The United Way grant is part of $320,000 in grants awarded to Ohio nonprofits by the OSBF in its spring grant cycle.

"The Ohio State Bar Foundation is dedicated to helping Ohio nonprofits through its important grantmaking initiative," said OSBF president Mark Kitrick in a statement. "While we grant more than $800,000 every year, this spring our work is all the more important as everyone navigates through the COVID-19 pandemic. With this grant money, these organizations will be able to continue their crucial work, which aligns with our foundation's mission to educate people about our justice system so that they better understand their legal rights."

Here are the other organizations receiving OSBF grants this spring cycle:

  • • $118,000 to the Ohio Center for Law-Related Education (OCLRE) in Columbus to further develop and expand its student programs, teacher professional development opportunities and outreach efforts. Students can access high-quality civics content and have an opportunity to practice responsible citizenship through the study of the U.S. Constitution, judicial system and the community impact of social issues. Educators learn valuable teaching strategies, create lesson plans and student activities, and share substantive knowledge through OCLRE professional development opportunities.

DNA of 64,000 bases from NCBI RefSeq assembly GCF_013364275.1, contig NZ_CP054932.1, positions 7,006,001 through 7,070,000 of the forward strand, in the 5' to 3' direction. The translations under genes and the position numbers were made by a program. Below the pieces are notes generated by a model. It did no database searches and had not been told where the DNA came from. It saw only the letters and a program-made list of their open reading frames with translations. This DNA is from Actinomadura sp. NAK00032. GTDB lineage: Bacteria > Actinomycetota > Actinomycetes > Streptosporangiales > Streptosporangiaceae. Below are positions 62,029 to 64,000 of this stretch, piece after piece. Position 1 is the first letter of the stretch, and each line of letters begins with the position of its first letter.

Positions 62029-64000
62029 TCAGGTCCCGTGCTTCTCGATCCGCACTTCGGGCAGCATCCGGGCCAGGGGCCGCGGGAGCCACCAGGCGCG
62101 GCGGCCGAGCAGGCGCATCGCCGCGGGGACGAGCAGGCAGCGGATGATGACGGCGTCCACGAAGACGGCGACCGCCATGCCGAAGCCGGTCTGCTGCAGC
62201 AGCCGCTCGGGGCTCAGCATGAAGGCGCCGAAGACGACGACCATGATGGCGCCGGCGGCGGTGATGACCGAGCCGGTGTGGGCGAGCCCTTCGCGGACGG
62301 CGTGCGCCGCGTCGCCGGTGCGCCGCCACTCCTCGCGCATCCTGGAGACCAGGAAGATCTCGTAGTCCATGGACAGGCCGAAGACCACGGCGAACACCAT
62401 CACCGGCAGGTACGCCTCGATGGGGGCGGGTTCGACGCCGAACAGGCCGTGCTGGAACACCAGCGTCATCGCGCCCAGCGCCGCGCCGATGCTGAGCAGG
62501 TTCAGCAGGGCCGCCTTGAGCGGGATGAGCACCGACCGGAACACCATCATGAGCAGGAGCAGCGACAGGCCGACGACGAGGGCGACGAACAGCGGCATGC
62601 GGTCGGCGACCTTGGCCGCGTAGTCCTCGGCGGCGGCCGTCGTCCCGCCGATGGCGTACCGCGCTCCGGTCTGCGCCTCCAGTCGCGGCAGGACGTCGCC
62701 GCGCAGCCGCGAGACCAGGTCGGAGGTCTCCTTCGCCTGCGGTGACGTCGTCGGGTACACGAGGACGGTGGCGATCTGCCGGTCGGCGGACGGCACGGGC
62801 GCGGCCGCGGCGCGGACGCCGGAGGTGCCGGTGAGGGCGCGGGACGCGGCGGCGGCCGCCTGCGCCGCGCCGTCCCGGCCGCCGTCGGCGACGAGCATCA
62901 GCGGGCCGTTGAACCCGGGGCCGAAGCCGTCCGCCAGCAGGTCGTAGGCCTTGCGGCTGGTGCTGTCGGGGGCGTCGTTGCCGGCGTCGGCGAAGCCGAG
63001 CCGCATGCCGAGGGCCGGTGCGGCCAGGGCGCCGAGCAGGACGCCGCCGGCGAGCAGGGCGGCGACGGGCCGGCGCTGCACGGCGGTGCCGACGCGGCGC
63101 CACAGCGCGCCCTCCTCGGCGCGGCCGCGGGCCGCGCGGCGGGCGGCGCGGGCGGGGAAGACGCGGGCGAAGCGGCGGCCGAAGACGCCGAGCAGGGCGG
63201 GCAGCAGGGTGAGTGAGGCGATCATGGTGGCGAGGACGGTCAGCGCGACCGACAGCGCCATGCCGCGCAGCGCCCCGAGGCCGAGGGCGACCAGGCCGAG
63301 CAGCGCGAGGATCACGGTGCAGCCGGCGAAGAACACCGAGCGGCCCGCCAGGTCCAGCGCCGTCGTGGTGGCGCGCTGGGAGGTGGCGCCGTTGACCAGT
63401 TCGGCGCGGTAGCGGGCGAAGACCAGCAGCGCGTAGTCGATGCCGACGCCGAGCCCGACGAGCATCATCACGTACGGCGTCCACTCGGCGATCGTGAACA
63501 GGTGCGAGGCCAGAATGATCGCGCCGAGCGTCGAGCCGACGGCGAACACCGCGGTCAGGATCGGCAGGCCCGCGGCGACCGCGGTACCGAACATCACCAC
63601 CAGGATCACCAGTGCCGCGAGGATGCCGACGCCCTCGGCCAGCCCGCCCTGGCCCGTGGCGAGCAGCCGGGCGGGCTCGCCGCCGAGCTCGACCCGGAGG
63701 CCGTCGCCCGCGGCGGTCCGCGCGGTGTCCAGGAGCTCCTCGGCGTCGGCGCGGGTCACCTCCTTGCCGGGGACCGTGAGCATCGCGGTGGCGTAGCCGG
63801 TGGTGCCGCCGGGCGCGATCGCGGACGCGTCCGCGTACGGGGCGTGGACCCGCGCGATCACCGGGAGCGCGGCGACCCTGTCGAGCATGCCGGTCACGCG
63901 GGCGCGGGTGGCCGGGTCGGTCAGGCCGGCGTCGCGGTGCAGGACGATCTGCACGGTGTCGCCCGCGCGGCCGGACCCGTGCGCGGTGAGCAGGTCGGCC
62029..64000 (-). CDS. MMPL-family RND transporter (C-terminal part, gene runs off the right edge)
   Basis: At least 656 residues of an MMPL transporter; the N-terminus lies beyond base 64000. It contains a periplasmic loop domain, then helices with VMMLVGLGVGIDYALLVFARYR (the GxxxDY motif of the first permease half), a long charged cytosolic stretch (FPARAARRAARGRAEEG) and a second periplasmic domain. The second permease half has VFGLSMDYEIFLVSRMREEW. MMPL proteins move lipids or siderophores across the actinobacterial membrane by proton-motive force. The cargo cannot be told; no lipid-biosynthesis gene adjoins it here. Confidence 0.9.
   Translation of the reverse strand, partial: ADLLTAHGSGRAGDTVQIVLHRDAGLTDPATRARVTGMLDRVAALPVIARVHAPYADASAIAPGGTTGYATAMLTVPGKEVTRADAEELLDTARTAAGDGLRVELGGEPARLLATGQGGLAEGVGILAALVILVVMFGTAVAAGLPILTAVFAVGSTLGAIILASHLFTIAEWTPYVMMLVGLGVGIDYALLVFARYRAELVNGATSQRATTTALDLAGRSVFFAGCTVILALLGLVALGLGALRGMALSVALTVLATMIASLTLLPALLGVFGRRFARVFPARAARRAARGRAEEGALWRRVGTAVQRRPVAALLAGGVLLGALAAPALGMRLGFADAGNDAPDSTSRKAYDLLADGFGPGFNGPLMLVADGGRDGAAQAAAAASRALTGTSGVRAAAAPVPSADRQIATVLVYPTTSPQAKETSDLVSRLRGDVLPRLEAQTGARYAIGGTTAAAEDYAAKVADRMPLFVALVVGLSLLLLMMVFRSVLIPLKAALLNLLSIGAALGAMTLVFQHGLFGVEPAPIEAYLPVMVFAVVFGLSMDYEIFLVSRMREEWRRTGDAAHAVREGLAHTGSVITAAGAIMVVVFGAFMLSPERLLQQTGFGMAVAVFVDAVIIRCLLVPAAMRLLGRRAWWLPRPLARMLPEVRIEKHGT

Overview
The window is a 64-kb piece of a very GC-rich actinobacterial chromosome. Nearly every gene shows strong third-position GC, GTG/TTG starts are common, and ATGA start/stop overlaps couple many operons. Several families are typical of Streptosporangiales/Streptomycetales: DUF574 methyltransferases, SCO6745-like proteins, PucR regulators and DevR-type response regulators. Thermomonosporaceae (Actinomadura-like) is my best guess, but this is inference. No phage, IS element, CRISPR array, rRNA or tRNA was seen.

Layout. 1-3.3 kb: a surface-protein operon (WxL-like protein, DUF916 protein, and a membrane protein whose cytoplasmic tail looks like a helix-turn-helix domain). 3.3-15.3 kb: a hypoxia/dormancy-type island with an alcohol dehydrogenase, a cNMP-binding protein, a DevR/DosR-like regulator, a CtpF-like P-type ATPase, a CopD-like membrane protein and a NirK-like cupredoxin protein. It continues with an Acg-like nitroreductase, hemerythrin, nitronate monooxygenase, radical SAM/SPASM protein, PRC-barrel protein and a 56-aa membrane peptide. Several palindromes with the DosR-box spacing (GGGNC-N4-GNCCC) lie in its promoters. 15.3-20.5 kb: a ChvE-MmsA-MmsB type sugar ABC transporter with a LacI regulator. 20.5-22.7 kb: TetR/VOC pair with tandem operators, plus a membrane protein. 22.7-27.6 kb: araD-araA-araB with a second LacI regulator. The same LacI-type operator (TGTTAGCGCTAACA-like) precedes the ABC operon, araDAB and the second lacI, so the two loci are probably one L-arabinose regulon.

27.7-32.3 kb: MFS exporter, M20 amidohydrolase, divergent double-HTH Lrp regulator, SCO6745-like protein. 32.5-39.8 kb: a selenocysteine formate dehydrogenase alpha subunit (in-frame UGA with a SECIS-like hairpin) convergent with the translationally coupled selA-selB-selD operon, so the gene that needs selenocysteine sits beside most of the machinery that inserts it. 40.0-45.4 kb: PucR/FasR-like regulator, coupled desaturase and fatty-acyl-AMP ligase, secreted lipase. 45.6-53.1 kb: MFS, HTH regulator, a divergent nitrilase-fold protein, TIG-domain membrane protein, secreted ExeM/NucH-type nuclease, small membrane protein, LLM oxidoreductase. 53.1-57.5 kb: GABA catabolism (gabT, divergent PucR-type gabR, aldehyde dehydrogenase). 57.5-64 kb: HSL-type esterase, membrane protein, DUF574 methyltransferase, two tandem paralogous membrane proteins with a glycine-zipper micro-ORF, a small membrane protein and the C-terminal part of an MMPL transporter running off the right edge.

• • $59,000 to the Legal Aid Society of Columbus for its Statewide Kinship Care Provider Education and Outreach program. The program assists kinship care families, caregivers for children whose parents are unable or unavailable to care for them. This initiative helps those caregivers have better access and increased understanding of the legal system through collaborations with Clintonville-Beechwold Community Resources Center in Columbus and with the Cincinnati Bar Foundation and Ohio Federation of Health Equity and Social Justice statewide.
  • • $34,000 to Advocates for Basic Legal Equality, located in Dayton and Toledo, for Medicaid Developmental Disability Waivers and You. The program will provide legal information to individuals with developmental disabilities, their families and disability rights advocates on the three types of waivers available, their rights and eligibility, and the application and appeals process.